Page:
I Studied Abroad in Italy to Get Back at My Boyfriend, Part 2: Culture (Men) Shock

Italy schoolOur Italian professors warned us that Italian men were not a threat, but that they were after us only for sport. “It’s just a national sport in Italy! It doesn’t mean anything!” they said. They encouraged us girls to ignore them. I took their advice at first, when I was a timid country girl. But after a couple of months, I had had enough. I could yell “Va Via!” while literally shoving them away. When my boyfriend (Future Mr. Okayest) picked me up at the airport after a summer in Italy, he said he actually did not recognize me. He later said that he noticed me and appreciated me, but kept on looking for me. I had a don’t-mess-with-me attitude on like a suit. And I was confident.

Italy statueI’m not so sure that those professors should have encouraged 19 to 21-year-old girls to ignore the “innocent” appreciations of Italian men. Yes, I understand that appreciating women is a national sport in that country. Yes, I understand that they were trying to explain that most men were simply noting beauty, as if we were delicate little flowers or a fine glass of wine. However, some of the men were actually threatening me (and my delicate flower). Many of the men touched me. Granted, I had never lived in any city before, so maybe all women who live in cities have to learn to deal with the attention. But I have a feeling that Italy is in a class by itself.

When I say “many of the men touched me”, I realize, after rereading my Italy journals, that that is an understatement. Truthfully, I was groped several times each day and catcalled constantly.

I identified so much with this photo, I took it home, framed it, and gave it a permanent home on the wall.

I identified so much with this photo, I bought it and it now hangs in my house.

The men who were treating me like a delicate little flower or fine wine would try to stroke my hair or my hand and said things like:

  • “American, si? Hollywood, si?”
  • “You-a, me-a, si? Una, due, yes?”
  • “Bellisima!”*

The men who were treating me like a ball in some sort of “national sport” tried things like:

  • Walking in front of me and stopping short so I would bump into them
  • Walking behind me and “bumping” into me
  • Grabbing my bum on a crowded bus
  • Trying to, um, poke me with an umbrella

Strangely, I didn’t feel like a victim, as I would have expected. I just got tougher. It was the first time in my life I really learned to stand up for myself, so maybe it wasn’t all bad.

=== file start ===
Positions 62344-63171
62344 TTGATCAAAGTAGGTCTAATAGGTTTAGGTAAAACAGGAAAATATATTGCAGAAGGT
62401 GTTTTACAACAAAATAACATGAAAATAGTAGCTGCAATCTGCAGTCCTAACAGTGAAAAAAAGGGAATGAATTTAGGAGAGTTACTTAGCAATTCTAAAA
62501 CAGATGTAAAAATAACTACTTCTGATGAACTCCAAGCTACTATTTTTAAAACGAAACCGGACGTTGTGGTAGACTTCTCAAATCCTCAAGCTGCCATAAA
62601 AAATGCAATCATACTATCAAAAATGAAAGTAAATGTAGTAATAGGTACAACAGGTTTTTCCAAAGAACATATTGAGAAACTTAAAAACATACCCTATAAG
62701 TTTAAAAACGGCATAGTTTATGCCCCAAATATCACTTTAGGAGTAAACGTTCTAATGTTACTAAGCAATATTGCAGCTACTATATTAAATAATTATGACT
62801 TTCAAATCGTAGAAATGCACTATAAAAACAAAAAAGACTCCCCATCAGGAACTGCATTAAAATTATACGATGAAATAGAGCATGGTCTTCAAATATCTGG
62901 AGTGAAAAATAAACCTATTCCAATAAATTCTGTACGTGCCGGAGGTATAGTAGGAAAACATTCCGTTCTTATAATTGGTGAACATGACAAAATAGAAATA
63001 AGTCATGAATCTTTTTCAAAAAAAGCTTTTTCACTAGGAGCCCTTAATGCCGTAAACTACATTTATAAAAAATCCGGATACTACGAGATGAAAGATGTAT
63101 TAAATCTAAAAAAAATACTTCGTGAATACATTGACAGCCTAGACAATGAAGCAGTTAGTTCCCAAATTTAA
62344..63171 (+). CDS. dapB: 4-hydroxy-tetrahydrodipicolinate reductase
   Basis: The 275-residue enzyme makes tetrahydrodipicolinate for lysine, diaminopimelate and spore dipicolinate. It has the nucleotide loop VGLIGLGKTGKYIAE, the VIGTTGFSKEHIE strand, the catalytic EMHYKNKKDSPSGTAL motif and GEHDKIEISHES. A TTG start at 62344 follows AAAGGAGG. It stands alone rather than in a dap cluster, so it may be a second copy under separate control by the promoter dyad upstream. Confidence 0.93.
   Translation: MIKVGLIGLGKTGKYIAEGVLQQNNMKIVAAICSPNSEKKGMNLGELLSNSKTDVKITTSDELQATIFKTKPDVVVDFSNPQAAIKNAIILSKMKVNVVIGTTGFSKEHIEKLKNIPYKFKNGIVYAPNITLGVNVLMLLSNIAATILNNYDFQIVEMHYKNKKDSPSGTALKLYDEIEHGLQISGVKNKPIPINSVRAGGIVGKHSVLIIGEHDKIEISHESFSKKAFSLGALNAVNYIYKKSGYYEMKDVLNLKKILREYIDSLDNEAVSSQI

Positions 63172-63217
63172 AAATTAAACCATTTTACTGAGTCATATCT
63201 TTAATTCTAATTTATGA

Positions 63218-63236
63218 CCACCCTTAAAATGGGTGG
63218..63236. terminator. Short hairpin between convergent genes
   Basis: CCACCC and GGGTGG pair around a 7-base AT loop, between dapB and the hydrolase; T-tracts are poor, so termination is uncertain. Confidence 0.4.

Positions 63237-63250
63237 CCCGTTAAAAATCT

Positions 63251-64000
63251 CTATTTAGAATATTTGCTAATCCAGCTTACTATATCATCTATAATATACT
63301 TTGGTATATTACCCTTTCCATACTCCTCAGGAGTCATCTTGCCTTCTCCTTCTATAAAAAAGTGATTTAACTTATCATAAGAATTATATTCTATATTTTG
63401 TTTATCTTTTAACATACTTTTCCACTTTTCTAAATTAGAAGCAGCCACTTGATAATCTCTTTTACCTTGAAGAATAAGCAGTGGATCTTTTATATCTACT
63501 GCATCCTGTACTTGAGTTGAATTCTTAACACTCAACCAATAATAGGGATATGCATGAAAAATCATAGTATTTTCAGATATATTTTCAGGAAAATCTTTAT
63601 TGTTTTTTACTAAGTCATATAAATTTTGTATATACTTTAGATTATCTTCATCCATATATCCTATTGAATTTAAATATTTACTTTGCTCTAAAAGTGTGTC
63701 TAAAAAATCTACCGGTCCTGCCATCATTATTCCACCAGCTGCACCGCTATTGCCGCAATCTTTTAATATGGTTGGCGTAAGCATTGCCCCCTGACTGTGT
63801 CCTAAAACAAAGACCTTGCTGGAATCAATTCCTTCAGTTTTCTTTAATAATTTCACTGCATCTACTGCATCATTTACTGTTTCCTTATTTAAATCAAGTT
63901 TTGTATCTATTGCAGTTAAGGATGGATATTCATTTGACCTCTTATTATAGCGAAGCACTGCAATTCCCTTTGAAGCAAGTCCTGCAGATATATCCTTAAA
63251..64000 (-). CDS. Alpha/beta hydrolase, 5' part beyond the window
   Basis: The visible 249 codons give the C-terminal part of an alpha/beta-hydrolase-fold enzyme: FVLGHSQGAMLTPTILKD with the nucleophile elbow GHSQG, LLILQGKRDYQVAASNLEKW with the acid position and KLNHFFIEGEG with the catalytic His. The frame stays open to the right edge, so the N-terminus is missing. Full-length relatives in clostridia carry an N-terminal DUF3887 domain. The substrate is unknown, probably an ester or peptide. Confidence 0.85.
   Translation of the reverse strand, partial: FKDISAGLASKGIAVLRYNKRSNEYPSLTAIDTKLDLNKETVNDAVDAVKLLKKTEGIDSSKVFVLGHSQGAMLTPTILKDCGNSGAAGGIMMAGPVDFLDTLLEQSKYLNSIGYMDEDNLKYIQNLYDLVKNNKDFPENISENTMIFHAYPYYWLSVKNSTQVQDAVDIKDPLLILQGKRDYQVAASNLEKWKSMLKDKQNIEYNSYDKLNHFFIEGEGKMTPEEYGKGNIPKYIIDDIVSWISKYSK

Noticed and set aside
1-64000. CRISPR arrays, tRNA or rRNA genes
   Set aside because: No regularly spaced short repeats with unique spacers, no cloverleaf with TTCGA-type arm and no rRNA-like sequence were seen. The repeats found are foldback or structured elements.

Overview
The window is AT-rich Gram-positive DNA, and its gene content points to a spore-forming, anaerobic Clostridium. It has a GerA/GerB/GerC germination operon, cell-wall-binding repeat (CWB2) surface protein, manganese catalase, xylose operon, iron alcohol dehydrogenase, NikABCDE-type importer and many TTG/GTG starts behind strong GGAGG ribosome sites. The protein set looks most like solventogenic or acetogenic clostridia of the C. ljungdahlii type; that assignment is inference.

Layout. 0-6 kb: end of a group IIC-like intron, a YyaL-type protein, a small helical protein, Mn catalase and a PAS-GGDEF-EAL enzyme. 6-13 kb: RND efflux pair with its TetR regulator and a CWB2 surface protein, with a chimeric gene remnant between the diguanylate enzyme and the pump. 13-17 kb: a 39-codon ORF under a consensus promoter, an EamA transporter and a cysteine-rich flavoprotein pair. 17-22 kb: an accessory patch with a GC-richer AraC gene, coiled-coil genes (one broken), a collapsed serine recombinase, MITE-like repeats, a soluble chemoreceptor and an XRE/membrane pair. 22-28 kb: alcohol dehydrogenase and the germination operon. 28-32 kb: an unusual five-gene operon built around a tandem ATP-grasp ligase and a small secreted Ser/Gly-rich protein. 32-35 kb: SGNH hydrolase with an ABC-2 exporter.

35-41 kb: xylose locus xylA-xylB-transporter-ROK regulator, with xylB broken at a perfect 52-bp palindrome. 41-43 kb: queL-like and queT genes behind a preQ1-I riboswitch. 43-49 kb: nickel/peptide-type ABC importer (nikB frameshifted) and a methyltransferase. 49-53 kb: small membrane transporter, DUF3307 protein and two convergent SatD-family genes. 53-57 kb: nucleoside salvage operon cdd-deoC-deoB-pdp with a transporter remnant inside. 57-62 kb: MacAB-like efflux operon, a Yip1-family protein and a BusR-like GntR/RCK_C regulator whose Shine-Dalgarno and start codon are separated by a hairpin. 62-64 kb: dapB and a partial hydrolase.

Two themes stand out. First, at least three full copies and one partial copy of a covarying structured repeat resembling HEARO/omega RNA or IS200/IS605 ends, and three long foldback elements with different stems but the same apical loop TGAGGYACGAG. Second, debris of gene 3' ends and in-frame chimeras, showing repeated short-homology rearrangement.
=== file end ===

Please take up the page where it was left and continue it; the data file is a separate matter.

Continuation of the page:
There were two incidents that were, in fact, extremely threatening. They are too graphic for me to actually write down here, in this blog that I say is for my children. I will just gloss over them by saying that one incident ended with me flagging down an Italian police car with vigorous hand-waving. When the police car stopped, I was quite flustered, and the only Italian I could piece together was, “Uomo no pantalones!” (“Man no pants!” has now become my favorite Italian phrase.)

Also, the police men themselves added to my agitation. Police men in Italy are a bit more casual than policemen in ‘Merica. First of all, there were four of them per police car. Second, they cruise around with the windows down, sunning their brown short-sleeved arms hanging out of the car. Third, they themselves have been known to, um, “appreciate” us.

Needless to say, their casual attitude did not suddenly disappear simply because of one American girl’s wild gesturing. They cruised off in the general direction of uomo no pantalones in no hurry. (I hope I haven’t offended any Italian policemen here. This was a long time ago…)

Me and one of many Italian waiters I propositioned by accident

Me and one of many Italian waiters I propositioned by accident

One story about Italian men happens to feature me as the culprit, not the victim. Most of my friends are quite well-acquainted with this already, but allow me to embarrass myself once again. My Italian was far inferior to my roommates’ Italian. When we went to restaurants, I often let them order first, and then I would simply tell the waiter, “sesso“, which means “same.” After doing that throughout several cities in Italy, I accidentally said it one day in Italian class. My (youthful and male) teacher burst into laughter, and explained that “sesso” means “SEX” and “stesso” means “same”. By leaving out one little letter, I had been telling attractive Italian waiters all over the country that I wanted sex.

And, in case Okayest Mom’s Mom is reading this, please know that no harm ever befell me in Italy, despite all of my crazy stories. I came back tougher, stronger, and, well, more appreciated. Hehee.

Italy trainComing home was a bit of a letdown. I think my 21-year-old self can say it best. From my 2000 Italy journal: “The walk home from the club, just us three girls, was so typical. I wish we had thought to count the incidents of honks, whistles, bikes swerving, catcalls, and approaches at conversation. At 3:30 AM, all the settled men must be in with their women, because every passerby had to comment. In a 45-minute walk, there was at least one incident per minute. It’s not even annoying anymore- it’s just the way it is. But when I go home, will I feel a lack? Will I feel ignored? Will I feel unattractive when no one comments anymore? Worse yet, will I appreciate when someone does catcall?”

 

 

*I was also called “Barbie Girl” and “Hey, Chiquita Banana, your sandwich is ready!”

Don’t forget to read the first part of this series, I Studied Abroad in Italy to Get Back at My Boyfriend, Part 1: (Culture Shock: Food), which details why exactly I had to get back at my boyfriend and why I was starving in Italy.